Maine

Maine (i/ˈmeɪn/; French: État du Maine) is a state in the New England region of the northeastern United States, bordered by the Atlantic Ocean to the east and south, New Hampshire to the west, and the Canadian provinces of Quebec to the northwest and New Brunswick to the northeast. Maine is both the northernmost and easternmost portion of New England. It is known for its scenery—its jagged, mostly rocky coastline, its low, rolling mountains, its heavily forested interior and picturesque waterways—as well as for its seafood cuisine, especially lobsters and clams.

For thousands of years, indigenous peoples were the only inhabitants of the territory that is now Maine. At the time of European encounter, several Algonquian-speaking peoples inhabited the area. The first European settlement in Maine was by the French in 1604 on Saint Croix Island, by Pierre Dugua, Sieur de Mons. The first English settlement in Maine, the short-lived Popham Colony, was established by the Plymouth Company in 1607. A number of English settlements were established along the coast of Maine in the 1620s, although the rugged climate, deprivations, and conflict with the local peoples caused many to fail over the years.

As Maine entered the 18th century, only a half dozen European settlements survived. Patriot and British forces contended for Maine's territory during the American Revolution and the War of 1812. Maine was part of the Commonwealth of Massachusetts until 1820, when it voted to secede from Massachusetts. On March 15, 1820, it was admitted to the Union as the 23rd state under the Missouri Compromise. Maine is the 39th most extensive and the 41st most populous of the 50 United States.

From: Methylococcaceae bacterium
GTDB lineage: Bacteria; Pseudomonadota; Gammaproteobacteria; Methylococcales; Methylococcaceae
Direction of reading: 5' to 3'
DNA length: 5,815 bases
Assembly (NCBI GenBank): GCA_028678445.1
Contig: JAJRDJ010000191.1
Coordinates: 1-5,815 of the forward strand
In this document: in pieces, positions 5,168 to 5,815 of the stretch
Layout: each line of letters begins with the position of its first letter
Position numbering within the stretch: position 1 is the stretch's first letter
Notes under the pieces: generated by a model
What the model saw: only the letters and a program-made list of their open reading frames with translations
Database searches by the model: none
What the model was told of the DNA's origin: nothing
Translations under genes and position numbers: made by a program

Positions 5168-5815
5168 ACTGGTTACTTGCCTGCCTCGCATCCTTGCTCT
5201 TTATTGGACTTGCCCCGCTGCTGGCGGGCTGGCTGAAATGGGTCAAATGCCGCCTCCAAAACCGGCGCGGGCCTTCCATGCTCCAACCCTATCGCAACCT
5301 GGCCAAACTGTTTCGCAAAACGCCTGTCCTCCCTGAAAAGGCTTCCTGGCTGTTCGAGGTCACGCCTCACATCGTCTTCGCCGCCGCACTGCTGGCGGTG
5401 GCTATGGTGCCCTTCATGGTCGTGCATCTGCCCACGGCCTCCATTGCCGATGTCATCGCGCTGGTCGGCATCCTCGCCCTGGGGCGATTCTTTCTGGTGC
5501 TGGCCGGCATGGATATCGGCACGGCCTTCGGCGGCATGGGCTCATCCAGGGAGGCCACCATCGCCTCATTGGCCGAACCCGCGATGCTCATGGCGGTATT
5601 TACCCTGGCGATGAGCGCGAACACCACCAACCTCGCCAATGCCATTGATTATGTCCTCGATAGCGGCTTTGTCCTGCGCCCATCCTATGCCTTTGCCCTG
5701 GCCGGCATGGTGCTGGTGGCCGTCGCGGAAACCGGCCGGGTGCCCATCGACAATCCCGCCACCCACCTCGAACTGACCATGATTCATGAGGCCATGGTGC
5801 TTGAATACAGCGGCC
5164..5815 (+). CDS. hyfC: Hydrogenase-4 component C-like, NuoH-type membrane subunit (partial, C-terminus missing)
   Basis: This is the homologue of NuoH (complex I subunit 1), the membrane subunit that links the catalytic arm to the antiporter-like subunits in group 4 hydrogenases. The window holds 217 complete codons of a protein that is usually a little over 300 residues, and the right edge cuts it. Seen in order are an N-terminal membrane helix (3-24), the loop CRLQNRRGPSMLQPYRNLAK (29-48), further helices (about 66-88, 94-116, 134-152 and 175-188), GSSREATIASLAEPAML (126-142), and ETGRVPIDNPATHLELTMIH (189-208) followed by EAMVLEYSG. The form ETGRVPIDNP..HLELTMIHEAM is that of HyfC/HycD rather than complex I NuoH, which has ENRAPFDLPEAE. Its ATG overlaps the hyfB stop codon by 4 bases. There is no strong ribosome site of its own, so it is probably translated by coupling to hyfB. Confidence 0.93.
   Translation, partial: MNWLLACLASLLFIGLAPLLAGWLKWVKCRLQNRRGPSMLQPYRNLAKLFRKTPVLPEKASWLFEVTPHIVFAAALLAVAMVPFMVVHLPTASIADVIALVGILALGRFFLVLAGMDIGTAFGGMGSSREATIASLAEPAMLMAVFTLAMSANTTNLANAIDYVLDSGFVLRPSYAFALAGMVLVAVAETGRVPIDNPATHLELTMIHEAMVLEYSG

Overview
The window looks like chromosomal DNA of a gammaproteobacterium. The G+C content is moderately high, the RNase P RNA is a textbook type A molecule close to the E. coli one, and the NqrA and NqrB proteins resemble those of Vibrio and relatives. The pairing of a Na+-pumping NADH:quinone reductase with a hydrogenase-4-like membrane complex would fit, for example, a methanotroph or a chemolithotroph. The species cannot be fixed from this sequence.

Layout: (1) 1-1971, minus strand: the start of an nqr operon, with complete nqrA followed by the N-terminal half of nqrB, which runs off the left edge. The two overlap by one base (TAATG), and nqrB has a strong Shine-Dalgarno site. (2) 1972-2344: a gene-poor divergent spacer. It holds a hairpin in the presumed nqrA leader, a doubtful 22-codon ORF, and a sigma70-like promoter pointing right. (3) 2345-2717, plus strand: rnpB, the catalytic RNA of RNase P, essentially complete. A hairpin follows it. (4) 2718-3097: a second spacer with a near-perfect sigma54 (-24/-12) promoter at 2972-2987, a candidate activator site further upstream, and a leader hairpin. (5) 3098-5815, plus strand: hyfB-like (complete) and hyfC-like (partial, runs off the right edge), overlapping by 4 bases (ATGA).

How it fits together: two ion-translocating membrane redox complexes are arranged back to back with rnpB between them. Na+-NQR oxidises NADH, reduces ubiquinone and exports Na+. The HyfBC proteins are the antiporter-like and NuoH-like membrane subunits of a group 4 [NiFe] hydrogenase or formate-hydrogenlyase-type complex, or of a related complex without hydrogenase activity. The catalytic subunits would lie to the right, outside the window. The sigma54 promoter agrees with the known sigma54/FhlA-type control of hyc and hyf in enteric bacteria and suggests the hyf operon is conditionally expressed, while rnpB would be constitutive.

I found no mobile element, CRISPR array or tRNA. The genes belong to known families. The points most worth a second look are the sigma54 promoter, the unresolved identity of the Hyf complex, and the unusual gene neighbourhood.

Read more about Maine:  Geography, History, Demographics, Economy, Law and Government, Notable Residents

Other articles related to "maine":

Quadripoints Within and Between Nations - Canada/United States of America
... on the ridge separating the Gulf of Saint Lawrence watershed from the Gulf of Maine watershed, where three minor civil divisions of the state of Maine—namely. 1873 and validated in 1895, is marked (like all the corners of the minor civil divisions of Maine) by a brightly painted 8-foot wooden pole ...
Montana Class Battleship - Ships - USS Maine (BB-69)
... Maine was to be the third Montana-class battleship ... Maine would have been the third ship to bear that name had she been commissioned ...
Yankee Conference - Football Champions
... Season Champion 1947 New Hampshire 1948 New Hampshire 1949 Connecticut, Maine 1950 New Hampshire 1951 Maine 1952 Connecticut, Maine, New Hampshire 1953 New Hampshire, Rhode Island 1954 New Hampshire 1955 Rhode ...
Maine - Notable Residents
... A citizen of Maine is known as a "Mainer," though the term "Downeaster" may be applied to residents of the northeast coast of the state ...
Oxford, Maine - Demographics
... See also Oxford (CDP), Maine As of the census of 2000, there were 3,960 people, 1,487 households, and 1,094 families residing in the town ...

Famous quotes containing the word maine:

    Making a logging-road in the Maine woods is called “swamping” it, and they who do the work are called “swampers.” I now perceived the fitness of the term. This was the most perfectly swamped of all the roads I ever saw. Nature must have coöperated with art here.
    Henry David Thoreau (1817–1862)

    Oh, there are people, all right, settled in the sea;
    It is as populous as Maine today,
    But no one who will give you the time of day.
    William Meredith (b. 1919)

    It was a Maine lobster town—
    each morning boatloads of hands
    pushed off for granite
    quarries on the islands.
    Robert Lowell (1917–1977)